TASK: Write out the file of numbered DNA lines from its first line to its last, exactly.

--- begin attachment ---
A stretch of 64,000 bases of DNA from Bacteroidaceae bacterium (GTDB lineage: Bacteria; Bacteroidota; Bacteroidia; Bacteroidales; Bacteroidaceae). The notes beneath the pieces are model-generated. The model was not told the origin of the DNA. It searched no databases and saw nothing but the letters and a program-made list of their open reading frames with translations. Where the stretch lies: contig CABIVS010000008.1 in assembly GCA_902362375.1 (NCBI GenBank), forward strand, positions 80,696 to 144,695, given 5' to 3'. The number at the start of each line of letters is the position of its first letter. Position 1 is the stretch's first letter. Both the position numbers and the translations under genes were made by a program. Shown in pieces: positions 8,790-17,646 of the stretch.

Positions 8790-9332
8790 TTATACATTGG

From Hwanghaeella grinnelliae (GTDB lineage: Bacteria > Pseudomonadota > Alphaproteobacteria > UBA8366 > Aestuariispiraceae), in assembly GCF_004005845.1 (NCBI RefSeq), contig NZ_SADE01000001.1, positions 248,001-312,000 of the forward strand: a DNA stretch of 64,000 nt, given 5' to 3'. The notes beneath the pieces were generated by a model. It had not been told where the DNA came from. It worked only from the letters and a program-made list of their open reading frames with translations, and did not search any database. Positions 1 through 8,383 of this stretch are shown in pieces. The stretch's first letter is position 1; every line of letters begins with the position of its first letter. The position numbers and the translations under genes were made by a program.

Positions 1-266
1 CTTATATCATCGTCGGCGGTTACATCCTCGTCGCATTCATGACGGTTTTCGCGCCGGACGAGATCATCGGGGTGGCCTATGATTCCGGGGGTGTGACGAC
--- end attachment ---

A stretch of 64,000 bases of DNA from Bacteroidaceae bacterium (GTDB lineage: Bacteria; Bacteroidota; Bacteroidia; Bacteroidales; Bacteroidaceae). The notes beneath the pieces are model-generated. The model was not told the origin of the DNA. It searched no databases and saw nothing but the letters and a program-made list of their open reading frames with translations. Where the stretch lies: contig CABIVS010000008.1 in assembly GCA_902362375.1 (NCBI GenBank), forward strand, positions 80,696 to 144,695, given 5' to 3'. The number at the start of each line of letters is the position of its first letter. Position 1 is the stretch's first letter. Both the position numbers and the translations under genes were made by a program. Shown in pieces: positions 8,790-17,646 of the stretch.

Positions 8790-9332
8790 TTATACATTGG

From Hwanghaeella grinnelliae (GTDB lineage: Bacteria > Pseudomonadota > Alphaproteobacteria > UBA8366 > Aestuariispiraceae), in assembly GCF_004005845.1 (NCBI RefSeq), contig NZ_SADE01000001.1, positions 248,001-312,000 of the forward strand: a DNA stretch of 64,000 nt, given 5' to 3'. The notes beneath the pieces were generated by a model. It had not been told where the DNA came from. It worked only from the letters and a program-made list of their open reading frames with translations, and did not search any database. Positions 1 through 8,383 of this stretch are shown in pieces. The stretch's first letter is position 1; every line of letters begins with the position of its first letter. The position numbers and the translations under genes were made by a program.

Positions 1-266
1 CTTATATCATCGTCGGCGGTTACATCCTCGTCGCATTCATGACGGTTTTCGCGCCGGACGAGATCATCGGGGTGGCCTATGATTCCGGGGGTGTGACGAC